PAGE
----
The acquittal of former president Hosni Mubarak, his sons, and other close aides demonstrates that Egyptian President Abdel Fattah al-Sisi has settled comfortably in power and marks the return of the deep state.
The term “deep state” refers to a group of powerful nondemocratic leaders who, though they may be concealed under layers of bureaucracy, are actually in control of the country.
To be sure, Sisi has smartly led the important Arab state from the depth of riots, terrorist attacks, economic crisis and outside pressures, but the style and makeup, if not the policies, of the government are reminiscent of Mubarak’s regime.
The fact of the matter is that the Mubarak trial was bound to be based not on a strict reading of the evidence but on the wishes of the regime in power.
Muslim Brotherhood spokeswoman Wafaa Hefni admitted as much, saying that if former Islamist president Mohamed Morsi were in power, the ruling would have been different, the Daily News Egypt reported.
Arab politics is a matter of winner take all, and the court verdicts can be considered as Sisi’s coattails.
In March, Robert Springborg argued in an article for the BBC that the Mubarak era personalities were key to Sisi’s consolidation of power.
“At present, [Sisi] he is relying on the military, other elements of the deep state and Mubarak-era technocrats to manage his campaign, thereby suggesting he hopes to rule as a sort of presidential version of King Abdullah II of Jordan or King Muhammad VI of Morocco, balancing off the various political parties and forces under him while relying on the deep state for the essence of his rule.”
“The Mubarak trial was a classical political trial,” Prof. Yoram Meital, chairman of the Chaim Herzog Center for Middle East Studies and Diplomacy at Ben-Gurion University of the Negev, told The Jerusalem Post
“It was impossible to separate the trial and the political context in Egypt,” he said.
Sisi’s regime is largely a continuation of the governing mechanism introduced by Mubarak, but following his fall, processes of dramatic political change took place, and this trial is not going to be the final word on the 2011 January Revolution, asserted Meital.
Of course, the verdict is a serious blow for the supporters of the revolution, which opposed the return of an authoritarian regime, argued Meital.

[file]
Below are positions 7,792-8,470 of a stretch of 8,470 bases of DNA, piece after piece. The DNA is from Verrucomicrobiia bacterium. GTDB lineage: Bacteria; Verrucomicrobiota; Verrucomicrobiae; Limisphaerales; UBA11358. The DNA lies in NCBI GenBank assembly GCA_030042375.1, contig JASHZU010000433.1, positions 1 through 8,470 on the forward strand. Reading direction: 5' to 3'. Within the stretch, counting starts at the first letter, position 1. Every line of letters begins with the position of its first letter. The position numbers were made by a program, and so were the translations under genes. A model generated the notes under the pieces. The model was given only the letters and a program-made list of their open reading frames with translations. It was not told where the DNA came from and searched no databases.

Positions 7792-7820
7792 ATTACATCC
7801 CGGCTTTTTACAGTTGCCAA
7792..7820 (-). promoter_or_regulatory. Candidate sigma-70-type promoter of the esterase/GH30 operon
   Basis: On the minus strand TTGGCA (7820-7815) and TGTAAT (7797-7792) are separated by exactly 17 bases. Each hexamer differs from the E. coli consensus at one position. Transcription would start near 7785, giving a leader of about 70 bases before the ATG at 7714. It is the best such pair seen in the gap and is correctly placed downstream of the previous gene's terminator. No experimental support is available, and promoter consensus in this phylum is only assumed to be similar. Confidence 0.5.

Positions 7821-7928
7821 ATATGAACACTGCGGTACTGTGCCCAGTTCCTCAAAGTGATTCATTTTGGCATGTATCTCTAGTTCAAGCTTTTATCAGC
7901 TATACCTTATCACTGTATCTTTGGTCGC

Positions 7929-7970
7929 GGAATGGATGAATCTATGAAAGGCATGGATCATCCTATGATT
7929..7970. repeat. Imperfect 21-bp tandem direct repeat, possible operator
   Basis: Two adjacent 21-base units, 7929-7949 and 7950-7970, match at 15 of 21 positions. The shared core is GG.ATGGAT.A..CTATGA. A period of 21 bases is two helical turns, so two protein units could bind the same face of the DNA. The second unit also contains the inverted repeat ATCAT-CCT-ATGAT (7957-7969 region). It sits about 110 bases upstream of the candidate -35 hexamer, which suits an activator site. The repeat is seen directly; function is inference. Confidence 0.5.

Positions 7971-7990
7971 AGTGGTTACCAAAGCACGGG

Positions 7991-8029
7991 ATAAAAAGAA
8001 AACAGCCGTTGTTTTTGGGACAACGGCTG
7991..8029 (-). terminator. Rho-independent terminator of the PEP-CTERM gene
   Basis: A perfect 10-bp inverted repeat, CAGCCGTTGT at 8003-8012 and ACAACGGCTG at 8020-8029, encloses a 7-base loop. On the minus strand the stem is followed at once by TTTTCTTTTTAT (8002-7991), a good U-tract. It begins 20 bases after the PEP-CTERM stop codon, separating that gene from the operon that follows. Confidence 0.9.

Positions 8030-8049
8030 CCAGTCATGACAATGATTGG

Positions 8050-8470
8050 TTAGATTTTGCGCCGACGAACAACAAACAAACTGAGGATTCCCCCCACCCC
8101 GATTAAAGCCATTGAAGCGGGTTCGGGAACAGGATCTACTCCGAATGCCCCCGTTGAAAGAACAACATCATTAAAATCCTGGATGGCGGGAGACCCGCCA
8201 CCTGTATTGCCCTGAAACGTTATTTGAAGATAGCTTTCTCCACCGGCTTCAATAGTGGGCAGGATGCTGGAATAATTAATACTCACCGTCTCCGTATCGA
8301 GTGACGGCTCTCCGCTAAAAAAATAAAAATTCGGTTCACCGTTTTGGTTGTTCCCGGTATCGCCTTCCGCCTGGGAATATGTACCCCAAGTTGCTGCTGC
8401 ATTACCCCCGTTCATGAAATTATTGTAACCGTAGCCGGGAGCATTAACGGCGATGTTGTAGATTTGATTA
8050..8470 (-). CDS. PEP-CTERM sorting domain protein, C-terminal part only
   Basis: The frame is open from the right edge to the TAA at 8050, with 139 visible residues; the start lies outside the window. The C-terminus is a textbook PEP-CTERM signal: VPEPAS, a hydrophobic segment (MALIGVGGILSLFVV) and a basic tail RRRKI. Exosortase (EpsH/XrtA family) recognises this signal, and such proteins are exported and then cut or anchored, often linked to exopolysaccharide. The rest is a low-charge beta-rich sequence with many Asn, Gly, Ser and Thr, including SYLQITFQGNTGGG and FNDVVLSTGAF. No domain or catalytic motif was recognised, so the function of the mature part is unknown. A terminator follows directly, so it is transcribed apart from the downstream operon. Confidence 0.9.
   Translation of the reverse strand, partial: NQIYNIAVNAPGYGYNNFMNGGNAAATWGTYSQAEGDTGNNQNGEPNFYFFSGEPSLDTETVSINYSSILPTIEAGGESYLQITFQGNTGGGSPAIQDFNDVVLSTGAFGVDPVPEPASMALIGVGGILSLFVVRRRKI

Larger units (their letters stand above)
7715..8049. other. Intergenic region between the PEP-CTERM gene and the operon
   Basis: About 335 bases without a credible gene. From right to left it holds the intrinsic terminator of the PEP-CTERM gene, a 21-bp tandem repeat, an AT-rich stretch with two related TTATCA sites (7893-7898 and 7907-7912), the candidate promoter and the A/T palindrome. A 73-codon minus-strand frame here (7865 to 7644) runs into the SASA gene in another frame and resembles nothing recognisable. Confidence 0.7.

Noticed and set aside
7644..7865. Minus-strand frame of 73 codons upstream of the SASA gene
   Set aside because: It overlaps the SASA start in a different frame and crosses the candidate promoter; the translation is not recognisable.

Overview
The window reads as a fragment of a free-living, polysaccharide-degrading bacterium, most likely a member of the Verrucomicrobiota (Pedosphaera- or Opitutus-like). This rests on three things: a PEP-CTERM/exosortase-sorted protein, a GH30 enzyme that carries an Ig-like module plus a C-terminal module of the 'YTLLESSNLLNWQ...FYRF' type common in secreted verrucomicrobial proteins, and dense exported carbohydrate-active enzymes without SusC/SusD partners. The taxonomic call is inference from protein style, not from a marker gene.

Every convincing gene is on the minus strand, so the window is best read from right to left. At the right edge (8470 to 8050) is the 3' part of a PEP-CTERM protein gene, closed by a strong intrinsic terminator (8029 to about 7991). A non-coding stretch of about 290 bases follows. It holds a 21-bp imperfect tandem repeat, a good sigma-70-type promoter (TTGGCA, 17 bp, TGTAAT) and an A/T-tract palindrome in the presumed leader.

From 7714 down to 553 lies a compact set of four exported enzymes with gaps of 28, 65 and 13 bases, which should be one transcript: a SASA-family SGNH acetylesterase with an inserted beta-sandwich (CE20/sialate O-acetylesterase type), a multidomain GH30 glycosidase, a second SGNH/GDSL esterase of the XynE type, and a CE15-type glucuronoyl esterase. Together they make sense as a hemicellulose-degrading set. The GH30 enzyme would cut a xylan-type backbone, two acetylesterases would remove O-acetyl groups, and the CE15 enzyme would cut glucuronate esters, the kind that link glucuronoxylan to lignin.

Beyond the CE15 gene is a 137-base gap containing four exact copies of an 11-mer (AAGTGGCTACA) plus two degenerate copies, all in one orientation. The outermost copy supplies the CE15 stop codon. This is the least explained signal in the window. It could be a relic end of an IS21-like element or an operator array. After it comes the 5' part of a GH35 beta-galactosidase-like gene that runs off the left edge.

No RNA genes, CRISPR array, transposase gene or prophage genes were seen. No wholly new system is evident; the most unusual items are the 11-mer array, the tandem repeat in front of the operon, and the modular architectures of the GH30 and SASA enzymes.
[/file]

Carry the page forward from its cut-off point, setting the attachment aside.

“The popular uprising that toppled Mubarak created a new reality in Egypt and planted a new political consciousness among many sectors, particularly the younger generation,” Meital said.
“The court’s decision pours oil on the fire of this struggle,” as Egyptian society “is divided in an unprecedented way and the court’s decision regarding Mubarak intensifies the polarization and could lead to further escalation between the regime and the opposition,” Meital added.
Zvi Mazel, who served as Israel’s sixth ambassador to Egypt and today is a fellow at the Jerusalem Center for Public Affairs and a contributor to the Post
, said that it is too simple to say that Egypt has gone back to Mubarak’s regime.
“Sisi is different. He wants to reform Egypt, and he is working on it,” said Mazel, adding, “Mubarak wanted only calm and stability and wasted his tenure.” By contrast, Sisi has promised to maintain basic freedoms through law as he modernizes the country.
That the court was able to acquit Mubarak signals that “Egypt has reached a new phase,” Mazel said, as the revolutionary period was emotionally charged with Egyptians seeking vengeance for the failure and poverty that the former president represented.
After almost four years of violence, said Mazel, Egyptians are tired after having succeeded in ousting the Muslim Brotherhood regime, preventing “a religious dictatorship.”
Now, people want stability and economic development and have faith in Sisi, who is doing a great job so far, asserted Mazel.
Regarding the trial, Mazel said that protesters were not killed during the first days but only after the Muslim Brotherhood intervened and attacked the police and public institutions.
“In 2012 the court gave a verdict under pressure of the revolution; now – according to the evidence,” said Mazel, pointing out: “Everyone knows that Mubarak was not [former Iraqi president] Saddam Hussein or [former Libyan president] Muammar Gaddafi.”
It is true that his police tortured citizens and he did not tackle the social-economic problems of Egypt, but he didn’t just kill people, argued the former Israeli ambassador.
Mazel predicts that the Brotherhood will use his acquittal to say that the Mubarak regime has returned.
“But this is not the situation,” he said.